and a full, possibly bewildering, rather “Jewish” discussion at

Say among all the nations: YHWH reigns!         © Basil Fernie  January 2010

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Comments (3)

  • RavAdam

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    I’ve never heard of this 3.5-year cycle. It sounds fascinating, but I have to ask: where do you get that this was the practice in Israel at the time of Messiah (and before and after)?

    Reply

  • basil

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    I suggest you read the (less-bewildering) early part of Greg Kilian’s paper at http://www.betemunah.org/shmita.html which gives several reasons, Scriptural and extra-Scriptural, for believing this to have been the practice.

    Reply

  • Geert ter Horst

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    You give as one of the reasons to adopt a three (or three and a half) years cycle that “it seems common cause that, particularly after a few years, the readers or congregation begin to feel that “there’s just so much” in a week’s parasha that there isn’t enough time to study it properly”. My question is: How can this be a valid argument, since all orthodox synagogues follow the annual cycle since many centuries? If for them this amount of text is not too much, why should it be for Messianics?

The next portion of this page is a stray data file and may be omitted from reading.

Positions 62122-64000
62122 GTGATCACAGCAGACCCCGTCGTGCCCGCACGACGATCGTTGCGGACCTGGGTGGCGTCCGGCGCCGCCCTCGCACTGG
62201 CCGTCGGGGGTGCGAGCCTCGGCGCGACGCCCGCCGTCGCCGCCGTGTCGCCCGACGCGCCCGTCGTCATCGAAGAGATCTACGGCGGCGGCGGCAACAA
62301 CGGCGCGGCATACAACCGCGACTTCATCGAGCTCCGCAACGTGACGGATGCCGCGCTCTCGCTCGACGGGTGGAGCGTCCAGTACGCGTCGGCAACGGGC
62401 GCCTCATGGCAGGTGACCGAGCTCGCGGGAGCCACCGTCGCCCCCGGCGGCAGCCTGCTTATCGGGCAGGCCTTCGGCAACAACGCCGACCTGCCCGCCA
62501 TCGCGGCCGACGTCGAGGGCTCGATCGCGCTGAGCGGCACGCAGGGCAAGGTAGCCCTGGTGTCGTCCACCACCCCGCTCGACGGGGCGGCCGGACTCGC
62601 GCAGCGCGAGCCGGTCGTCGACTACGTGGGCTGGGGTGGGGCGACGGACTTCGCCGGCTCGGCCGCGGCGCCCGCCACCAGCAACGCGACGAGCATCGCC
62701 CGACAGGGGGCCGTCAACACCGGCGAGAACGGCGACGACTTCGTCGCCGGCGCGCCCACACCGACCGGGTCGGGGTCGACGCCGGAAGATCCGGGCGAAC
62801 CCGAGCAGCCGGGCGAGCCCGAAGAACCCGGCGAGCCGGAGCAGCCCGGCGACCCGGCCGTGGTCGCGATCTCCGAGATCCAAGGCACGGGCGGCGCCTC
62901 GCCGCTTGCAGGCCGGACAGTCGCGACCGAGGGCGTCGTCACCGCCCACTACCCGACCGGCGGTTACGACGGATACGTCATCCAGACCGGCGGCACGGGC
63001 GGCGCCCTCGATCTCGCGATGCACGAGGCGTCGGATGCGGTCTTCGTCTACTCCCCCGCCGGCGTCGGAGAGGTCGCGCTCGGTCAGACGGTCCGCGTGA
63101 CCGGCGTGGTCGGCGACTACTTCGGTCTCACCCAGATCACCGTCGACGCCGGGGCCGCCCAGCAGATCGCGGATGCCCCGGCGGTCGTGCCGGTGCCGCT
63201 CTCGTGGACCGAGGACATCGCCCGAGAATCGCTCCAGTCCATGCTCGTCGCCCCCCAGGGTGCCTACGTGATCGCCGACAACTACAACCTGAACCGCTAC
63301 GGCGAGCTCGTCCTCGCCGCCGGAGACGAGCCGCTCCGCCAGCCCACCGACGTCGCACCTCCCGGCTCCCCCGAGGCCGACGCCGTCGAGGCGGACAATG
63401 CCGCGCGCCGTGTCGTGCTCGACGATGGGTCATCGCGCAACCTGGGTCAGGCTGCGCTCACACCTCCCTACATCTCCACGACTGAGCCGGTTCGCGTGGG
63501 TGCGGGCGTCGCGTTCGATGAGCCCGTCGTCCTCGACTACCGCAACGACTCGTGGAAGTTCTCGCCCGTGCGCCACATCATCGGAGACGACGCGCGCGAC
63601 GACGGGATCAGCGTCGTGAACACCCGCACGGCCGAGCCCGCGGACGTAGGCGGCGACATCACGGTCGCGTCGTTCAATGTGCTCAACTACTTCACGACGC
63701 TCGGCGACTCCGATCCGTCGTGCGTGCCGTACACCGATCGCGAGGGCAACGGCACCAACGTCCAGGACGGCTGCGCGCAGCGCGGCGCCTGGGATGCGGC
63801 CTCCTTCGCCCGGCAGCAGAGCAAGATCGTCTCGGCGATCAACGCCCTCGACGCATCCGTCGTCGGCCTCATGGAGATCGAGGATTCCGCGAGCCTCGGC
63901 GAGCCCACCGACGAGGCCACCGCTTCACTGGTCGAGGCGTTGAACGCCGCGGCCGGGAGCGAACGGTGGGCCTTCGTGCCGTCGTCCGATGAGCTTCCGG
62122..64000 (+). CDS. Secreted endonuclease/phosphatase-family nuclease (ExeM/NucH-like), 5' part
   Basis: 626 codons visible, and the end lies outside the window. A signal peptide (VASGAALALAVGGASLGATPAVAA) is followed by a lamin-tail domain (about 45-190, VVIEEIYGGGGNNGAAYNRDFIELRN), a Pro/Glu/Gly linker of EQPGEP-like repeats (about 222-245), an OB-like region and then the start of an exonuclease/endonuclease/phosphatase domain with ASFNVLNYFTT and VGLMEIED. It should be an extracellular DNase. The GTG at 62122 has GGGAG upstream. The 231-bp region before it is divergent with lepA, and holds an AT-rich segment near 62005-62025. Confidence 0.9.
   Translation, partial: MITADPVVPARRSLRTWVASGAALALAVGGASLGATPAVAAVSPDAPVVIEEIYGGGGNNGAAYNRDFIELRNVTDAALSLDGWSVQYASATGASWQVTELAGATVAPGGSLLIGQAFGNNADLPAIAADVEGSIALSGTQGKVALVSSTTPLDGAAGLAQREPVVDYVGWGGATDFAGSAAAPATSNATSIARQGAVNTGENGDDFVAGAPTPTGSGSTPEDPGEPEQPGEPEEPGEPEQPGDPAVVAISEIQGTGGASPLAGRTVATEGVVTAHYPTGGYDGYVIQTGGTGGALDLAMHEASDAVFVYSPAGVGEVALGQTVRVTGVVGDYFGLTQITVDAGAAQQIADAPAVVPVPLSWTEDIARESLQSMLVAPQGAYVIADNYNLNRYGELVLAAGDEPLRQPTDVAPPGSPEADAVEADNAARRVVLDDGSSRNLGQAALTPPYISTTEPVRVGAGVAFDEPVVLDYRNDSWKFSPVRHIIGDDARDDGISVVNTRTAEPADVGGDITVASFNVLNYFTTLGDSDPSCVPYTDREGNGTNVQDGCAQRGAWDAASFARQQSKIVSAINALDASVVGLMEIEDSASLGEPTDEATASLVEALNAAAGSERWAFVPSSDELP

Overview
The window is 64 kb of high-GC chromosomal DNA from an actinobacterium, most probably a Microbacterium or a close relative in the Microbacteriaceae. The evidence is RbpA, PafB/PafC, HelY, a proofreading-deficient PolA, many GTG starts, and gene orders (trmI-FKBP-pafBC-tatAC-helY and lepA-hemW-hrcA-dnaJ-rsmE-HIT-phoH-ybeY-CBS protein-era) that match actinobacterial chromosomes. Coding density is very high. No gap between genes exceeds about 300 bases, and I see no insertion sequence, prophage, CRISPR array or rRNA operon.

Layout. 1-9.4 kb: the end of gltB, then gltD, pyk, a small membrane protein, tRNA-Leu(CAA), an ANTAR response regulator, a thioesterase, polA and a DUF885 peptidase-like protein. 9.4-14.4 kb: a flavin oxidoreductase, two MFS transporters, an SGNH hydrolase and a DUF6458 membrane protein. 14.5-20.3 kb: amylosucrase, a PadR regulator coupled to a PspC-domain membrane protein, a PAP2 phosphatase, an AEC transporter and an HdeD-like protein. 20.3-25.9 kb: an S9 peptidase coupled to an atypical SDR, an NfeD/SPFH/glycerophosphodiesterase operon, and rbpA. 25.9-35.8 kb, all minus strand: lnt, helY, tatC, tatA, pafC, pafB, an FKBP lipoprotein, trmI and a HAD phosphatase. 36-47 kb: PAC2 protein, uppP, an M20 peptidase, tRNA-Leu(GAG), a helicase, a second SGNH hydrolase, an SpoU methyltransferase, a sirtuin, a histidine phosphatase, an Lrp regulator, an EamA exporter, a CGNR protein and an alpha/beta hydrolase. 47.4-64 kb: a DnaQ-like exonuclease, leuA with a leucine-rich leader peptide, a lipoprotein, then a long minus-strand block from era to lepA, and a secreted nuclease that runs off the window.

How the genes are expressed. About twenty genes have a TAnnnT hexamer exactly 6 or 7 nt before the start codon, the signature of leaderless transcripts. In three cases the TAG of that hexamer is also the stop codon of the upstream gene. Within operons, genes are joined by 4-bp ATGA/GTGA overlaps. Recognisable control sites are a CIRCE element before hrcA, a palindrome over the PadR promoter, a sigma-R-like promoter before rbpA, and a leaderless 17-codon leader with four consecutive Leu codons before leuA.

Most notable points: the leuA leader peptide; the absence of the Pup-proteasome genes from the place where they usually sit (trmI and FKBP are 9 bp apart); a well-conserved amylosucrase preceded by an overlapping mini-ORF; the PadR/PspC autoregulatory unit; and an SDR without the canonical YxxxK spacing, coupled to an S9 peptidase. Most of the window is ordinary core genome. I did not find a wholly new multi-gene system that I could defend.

Your supposition that this is too much to study is I think based on a misunderstanding. There’s no requirement to extensively study an entire parasha. Even orthodox rabbis usually concentrate on a few points. Moreover, there’s no obligation to have a sermon or homily about the parasha, since preaching in the synagogue is rare and in most cases only before the arrival of a major festival.

    One should have in mind that the Torah reading on the Sabbath (and Mondays and Thursdays) is more a cultic ritual than a kind of lesson for the people. This is clear from the fact that the reading is done while facing the Aron HaKodesh, not the congregation. K’riat Torah is primarily an act of worship, more than an act of teaching and learning. Teaching and learning have their proper place in the Beith HaMidrash, during week days.

    Reply